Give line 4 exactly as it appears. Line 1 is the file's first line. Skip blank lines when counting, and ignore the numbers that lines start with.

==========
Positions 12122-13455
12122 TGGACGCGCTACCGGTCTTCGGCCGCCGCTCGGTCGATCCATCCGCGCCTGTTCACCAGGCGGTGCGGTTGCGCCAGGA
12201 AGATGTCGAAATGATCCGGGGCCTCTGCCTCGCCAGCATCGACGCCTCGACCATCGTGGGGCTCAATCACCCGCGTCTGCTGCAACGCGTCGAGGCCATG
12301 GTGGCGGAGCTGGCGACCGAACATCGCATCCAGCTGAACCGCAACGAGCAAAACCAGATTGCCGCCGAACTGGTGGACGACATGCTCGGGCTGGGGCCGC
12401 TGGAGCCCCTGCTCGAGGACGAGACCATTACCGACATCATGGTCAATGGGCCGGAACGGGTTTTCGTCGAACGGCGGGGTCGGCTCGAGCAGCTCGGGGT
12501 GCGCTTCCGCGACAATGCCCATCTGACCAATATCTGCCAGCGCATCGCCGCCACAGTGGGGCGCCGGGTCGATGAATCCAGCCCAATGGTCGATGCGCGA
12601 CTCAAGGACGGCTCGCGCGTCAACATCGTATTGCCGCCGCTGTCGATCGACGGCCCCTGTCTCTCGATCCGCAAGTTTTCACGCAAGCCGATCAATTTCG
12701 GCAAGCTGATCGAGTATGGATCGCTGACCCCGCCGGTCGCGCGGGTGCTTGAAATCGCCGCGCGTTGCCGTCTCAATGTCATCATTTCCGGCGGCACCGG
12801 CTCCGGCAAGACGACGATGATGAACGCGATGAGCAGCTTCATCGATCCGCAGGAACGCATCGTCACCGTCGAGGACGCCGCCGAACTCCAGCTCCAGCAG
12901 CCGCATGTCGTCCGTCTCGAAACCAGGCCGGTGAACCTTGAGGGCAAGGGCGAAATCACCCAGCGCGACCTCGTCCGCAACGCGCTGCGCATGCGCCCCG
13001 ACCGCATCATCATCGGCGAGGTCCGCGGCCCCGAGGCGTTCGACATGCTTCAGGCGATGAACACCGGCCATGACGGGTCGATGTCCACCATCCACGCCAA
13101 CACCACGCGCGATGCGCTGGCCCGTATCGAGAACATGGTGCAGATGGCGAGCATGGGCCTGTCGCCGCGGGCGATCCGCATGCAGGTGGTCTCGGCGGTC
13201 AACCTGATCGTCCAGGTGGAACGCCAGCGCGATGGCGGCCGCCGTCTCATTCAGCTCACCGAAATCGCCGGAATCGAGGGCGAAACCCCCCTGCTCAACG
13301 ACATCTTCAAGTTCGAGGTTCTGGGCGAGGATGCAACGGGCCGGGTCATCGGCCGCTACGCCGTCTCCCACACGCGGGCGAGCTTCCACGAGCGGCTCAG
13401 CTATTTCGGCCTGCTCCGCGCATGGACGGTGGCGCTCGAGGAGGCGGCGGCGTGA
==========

12301 GTGGCGGAGCTGGCGACCGAACATCGCATCCAGCTGAACCGCAACGAGCAAAACCAGATTGCCGCCGAACTGGTGGACGACATGCTCGGGCTGGGGCCGC